Ted Cruz: Reid Won’t Talk. Senate Republicans: Reid’s Talking

Sen. Ted Cruz (R-TX) speaks to reporters before going into the Senate Chamber to vote, on October 12, 2013 in Washington, DC. The shut down is currently in it's 12th day.
National Journal
Michael Catalin
Add to Briefcase
Michael Catalin
Oct. 12, 2013, 12:44 p.m.

Look for no white flag from Sen. Ted Cruz’s Obama­care bar­ri­cade.

As Sen­ate eld­ers grasp the reins of the de­bate to re­open gov­ern­ment and ex­tend the debt lim­it, Cruz has not budged an inch from the po­s­i­tion he made fam­ous weeks ago, when he and his al­lies spoke on the Sen­ate floor for al­most a full day.

“Pres­id­ent Obama and the Demo­crats re­fuse to ne­go­ti­ate,” Cruz said, ex­it­ing a closed-door meet­ing of Sen­ate Re­pub­lic­ans on Sat­urday. “Re­pub­lic­ans in the House are work­ing to fund vi­tal pri­or­it­ies and they’re also work­ing to provide mean­ing­ful re­lief to the mil­lions of people across this coun­try who have lost their jobs, who have lost their health care be­cause of Obama­care.”

Cruz crisply de­livered his well-worn state­ment to a hand­ful of re­port­ers, even as his col­leagues flooded the Ohio Clock cor­ridor out­side the Sen­ate cham­ber to de­liv­er an­oth­er mes­sage en­tirely: Minor­ity Lead­er Mitch Mc­Con­nell and Ma­jor­ity Lead­er Harry Re­id are now talk­ing, and the House can vote on what the Sen­ate sends it.

Gone is the talk of mini-con­tinu­ing res­ol­u­tions and the in­sist­ence that Demo­crats ne­go­ti­ate be­cause, as nu­mer­ous Re­pub­lic­an sen­at­ors said, those talks are now in­deed un­der way.

“The real con­ver­sa­tion that mat­ters now is the one that’s tak­ing place between Mc­Con­nell and Re­id,” said Sen. Bob Cork­er, R-Tenn.

The think­ing among Sen­ate Re­pub­lic­ans, es­pe­cially those who dis­agreed with Cruz’s strategy from the start, is that it’s time to make a deal. Re­pub­lic­ans al­ways ex­pec­ted to gain spend­ing or en­ti­tle­ment con­ces­sions from the White House over the debt lim­it, and they’re still hope­ful they can achieve a vic­tory.

Re­pub­lic­ans are even hag­gling in pub­lic.

“If you asked me if I wanted a six-month CR I’d say we’d prob­ably get there but I’d rather have a 12-month CR,” said Sen. Roy Blunt, R-Mo. “That would be the nor­mal view of our con­fer­ence. Say a 90-day debt ceil­ing or I’d rather see a 60-day debt ceil­ing in­crease so we can come back and vis­it that.”

While a pro­pos­al from Sens. Susan Collins, R-Maine, and Joe Manchin, D-W.Va., gained early trac­tion and in­cluded a delay of a med­ic­al-device tax that par­tially funds Obama­care, the dis­cus­sion among key Re­pub­lic­ans has shif­ted away from the health care law.

“In the end, Sen­at­or Mc­Con­nell and Sen­at­or Re­id have to come up with re­com­mend­a­tion for us about how to open the gov­ern­ment, how to pay our bills by rais­ing the debt lim­it and how to re­duce the debt,” said Sen. Lamar Al­ex­an­der, R-Tenn., who joined Re­id, Mc­Con­nell, and Sen. Chuck Schu­mer, D-N.Y., at a 9 a.m. meet­ing on Sat­urday to open the dis­cus­sion.

Re­pub­lic­ans still re­vile the health care law, but their fo­cus has clearly shif­ted to whatever lever­age they have on the debt ceil­ing.

“The most im­port­ant as­pect of this is hold­ing the line on spend­ing and get­ting the ap­pro­pri­ations pro­cess to work. I’m one who thought we ought to have a budget con­fer­ence and would like to see that hap­pen,” said Sen. Jerry Mor­an, R-Kan.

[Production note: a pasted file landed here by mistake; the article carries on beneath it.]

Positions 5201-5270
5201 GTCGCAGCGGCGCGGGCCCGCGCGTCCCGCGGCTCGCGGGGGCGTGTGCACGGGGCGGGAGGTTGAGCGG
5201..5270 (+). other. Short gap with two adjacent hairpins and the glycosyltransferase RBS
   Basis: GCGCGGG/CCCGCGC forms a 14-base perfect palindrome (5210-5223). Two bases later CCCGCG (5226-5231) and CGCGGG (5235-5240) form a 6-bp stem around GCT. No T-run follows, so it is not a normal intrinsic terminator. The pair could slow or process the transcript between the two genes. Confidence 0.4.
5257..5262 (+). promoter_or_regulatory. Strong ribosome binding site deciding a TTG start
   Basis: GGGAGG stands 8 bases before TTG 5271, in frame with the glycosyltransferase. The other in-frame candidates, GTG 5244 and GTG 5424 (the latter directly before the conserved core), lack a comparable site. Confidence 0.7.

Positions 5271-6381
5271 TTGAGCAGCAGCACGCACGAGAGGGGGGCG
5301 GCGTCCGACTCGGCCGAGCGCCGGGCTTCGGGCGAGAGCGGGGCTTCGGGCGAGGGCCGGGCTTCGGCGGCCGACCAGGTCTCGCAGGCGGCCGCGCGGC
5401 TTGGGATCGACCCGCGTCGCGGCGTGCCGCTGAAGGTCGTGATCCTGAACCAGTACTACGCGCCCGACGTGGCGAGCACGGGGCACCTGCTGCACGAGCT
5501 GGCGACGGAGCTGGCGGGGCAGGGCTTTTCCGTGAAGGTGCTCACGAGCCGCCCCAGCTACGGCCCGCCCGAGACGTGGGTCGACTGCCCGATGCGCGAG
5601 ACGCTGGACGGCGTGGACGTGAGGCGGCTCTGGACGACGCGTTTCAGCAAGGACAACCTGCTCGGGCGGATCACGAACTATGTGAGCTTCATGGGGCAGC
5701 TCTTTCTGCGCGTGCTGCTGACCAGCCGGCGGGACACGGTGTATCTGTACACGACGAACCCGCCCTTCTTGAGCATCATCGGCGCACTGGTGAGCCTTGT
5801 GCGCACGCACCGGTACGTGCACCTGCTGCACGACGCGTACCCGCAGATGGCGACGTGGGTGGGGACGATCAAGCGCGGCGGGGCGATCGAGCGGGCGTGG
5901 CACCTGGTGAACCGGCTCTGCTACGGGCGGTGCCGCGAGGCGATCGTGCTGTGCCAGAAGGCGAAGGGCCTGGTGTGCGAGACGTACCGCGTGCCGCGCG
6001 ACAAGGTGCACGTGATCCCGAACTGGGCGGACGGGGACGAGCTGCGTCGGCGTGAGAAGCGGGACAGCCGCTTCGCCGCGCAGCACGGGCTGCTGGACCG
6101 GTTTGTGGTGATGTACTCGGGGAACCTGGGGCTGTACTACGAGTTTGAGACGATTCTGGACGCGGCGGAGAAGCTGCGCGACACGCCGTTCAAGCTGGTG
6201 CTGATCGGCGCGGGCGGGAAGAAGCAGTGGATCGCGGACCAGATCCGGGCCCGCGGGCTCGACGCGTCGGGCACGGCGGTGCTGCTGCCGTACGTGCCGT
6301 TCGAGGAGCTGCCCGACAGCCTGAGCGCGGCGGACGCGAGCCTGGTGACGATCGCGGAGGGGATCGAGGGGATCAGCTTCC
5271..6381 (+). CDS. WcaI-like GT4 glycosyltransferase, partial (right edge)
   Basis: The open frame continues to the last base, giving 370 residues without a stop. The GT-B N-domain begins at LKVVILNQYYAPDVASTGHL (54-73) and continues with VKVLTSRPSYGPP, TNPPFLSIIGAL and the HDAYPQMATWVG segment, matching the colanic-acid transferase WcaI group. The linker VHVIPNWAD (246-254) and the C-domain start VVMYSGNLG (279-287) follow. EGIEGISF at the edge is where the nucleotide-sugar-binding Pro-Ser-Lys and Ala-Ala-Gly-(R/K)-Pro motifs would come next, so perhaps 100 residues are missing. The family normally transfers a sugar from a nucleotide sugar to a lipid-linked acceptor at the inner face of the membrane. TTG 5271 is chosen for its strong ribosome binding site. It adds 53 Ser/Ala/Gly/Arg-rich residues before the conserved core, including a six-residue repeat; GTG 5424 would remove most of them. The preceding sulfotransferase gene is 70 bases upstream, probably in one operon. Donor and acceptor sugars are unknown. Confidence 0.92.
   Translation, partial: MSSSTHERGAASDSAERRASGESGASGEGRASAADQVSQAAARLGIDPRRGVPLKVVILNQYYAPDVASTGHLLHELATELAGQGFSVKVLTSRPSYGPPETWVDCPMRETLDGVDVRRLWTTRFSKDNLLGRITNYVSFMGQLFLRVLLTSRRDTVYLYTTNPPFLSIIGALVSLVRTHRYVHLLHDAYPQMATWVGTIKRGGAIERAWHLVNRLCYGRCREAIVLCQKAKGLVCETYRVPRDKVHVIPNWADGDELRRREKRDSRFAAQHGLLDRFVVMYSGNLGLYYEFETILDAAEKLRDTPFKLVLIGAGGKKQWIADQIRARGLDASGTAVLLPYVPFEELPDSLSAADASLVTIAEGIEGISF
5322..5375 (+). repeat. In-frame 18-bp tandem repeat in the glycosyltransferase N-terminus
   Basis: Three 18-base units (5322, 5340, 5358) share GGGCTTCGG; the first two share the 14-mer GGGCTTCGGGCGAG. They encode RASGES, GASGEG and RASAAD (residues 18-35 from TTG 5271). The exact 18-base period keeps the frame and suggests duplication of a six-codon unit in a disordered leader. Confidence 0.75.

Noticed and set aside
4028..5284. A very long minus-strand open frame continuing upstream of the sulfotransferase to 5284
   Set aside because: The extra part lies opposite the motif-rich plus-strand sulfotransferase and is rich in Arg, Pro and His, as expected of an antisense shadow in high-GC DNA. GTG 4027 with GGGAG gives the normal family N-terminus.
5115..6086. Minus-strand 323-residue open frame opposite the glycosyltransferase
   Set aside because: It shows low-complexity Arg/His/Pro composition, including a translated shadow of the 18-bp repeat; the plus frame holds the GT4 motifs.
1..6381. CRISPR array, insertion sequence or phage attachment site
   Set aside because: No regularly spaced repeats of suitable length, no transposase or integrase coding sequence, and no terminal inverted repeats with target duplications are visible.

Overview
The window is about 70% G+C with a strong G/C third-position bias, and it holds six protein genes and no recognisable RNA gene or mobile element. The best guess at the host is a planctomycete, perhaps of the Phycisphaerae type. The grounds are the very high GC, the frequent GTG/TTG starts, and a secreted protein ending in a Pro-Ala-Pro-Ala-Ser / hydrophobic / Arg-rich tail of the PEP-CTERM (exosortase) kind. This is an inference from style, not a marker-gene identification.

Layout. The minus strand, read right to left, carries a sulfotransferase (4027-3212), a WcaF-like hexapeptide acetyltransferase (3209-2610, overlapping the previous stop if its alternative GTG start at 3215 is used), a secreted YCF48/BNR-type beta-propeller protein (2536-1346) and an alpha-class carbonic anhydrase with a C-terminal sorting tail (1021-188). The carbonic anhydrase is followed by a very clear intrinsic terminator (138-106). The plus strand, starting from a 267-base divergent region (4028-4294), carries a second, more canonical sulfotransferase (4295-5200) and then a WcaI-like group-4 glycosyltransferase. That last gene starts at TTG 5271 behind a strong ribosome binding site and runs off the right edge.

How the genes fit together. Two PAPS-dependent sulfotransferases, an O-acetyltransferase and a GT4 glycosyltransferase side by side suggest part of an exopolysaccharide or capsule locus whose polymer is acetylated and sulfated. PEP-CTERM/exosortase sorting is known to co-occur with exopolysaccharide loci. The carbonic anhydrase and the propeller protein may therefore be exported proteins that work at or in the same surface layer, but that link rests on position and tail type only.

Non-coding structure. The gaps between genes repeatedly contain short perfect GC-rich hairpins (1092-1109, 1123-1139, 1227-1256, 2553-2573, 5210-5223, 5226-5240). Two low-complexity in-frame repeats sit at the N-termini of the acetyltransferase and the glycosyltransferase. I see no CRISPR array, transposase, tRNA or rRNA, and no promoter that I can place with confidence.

How Cruz will pitch his next battle over the Af­ford­able Care Act is not clear, but he says he’s still telling his col­leagues in the House and Sen­ate to con­tin­ue the it­er­at­ive pro­cess of passing piece­meal con­tinu­ing res­ol­u­tions and to fo­cus on un­do­ing the pres­id­ent’s sig­na­ture le­gis­lat­ive achieve­ment.

“That’s what our fo­cus should be and that’s what I’m ur­ging people both privately and pub­licly to do,” he said.

What We're Following See More »
Morning Consult Poll: Clinton Decisively Won Debate
2 days ago

"According to a new POLITICO/Morning Consult poll, the first national post-debate survey, 43 percent of registered voters said the Democratic candidate won, compared with 26 percent who opted for the Republican Party’s standard bearer. Her 6-point lead over Trump among likely voters is unchanged from our previous survey: Clinton still leads Trump 42 percent to 36 percent in the race for the White House, with Libertarian nominee Gary Johnson taking 9 percent of the vote."

Trump Draws Laughs, Boos at Al Smith Dinner
3 days ago

After a lighthearted beginning, Donald Trump's appearance at the Al Smith charity dinner in New York "took a tough turn as the crowd repeatedly booed the GOP nominee for his sharp-edged jokes about his rival Hillary Clinton."

McMullin Leads in New Utah Poll
3 days ago

Evan McMul­lin came out on top in a Emer­son Col­lege poll of Utah with 31% of the vote. Donald Trump came in second with 27%, while Hillary Clin­ton took third with 24%. Gary John­son re­ceived 5% of the vote in the sur­vey.

Quinnipiac Has Clinton Up by 7
3 days ago

A new Quin­nipi­ac Uni­versity poll finds Hillary Clin­ton lead­ing Donald Trump by seven percentage points, 47%-40%. Trump’s “lead among men and white voters all but” van­ished from the uni­versity’s early Oc­to­ber poll. A new PPRI/Brook­ings sur­vey shows a much bigger lead, with Clinton up 51%-36%. And an IBD/TIPP poll leans the other way, showing a vir­tu­al dead heat, with Trump tak­ing 41% of the vote to Clin­ton’s 40% in a four-way match­up.

Trump: I’ll Accept the Results “If I Win”
3 days ago

Welcome to National Journal!

You are currently accessing National Journal from IP access. Please login to access this feature. If you have any questions, please contact your Dedicated Advisor.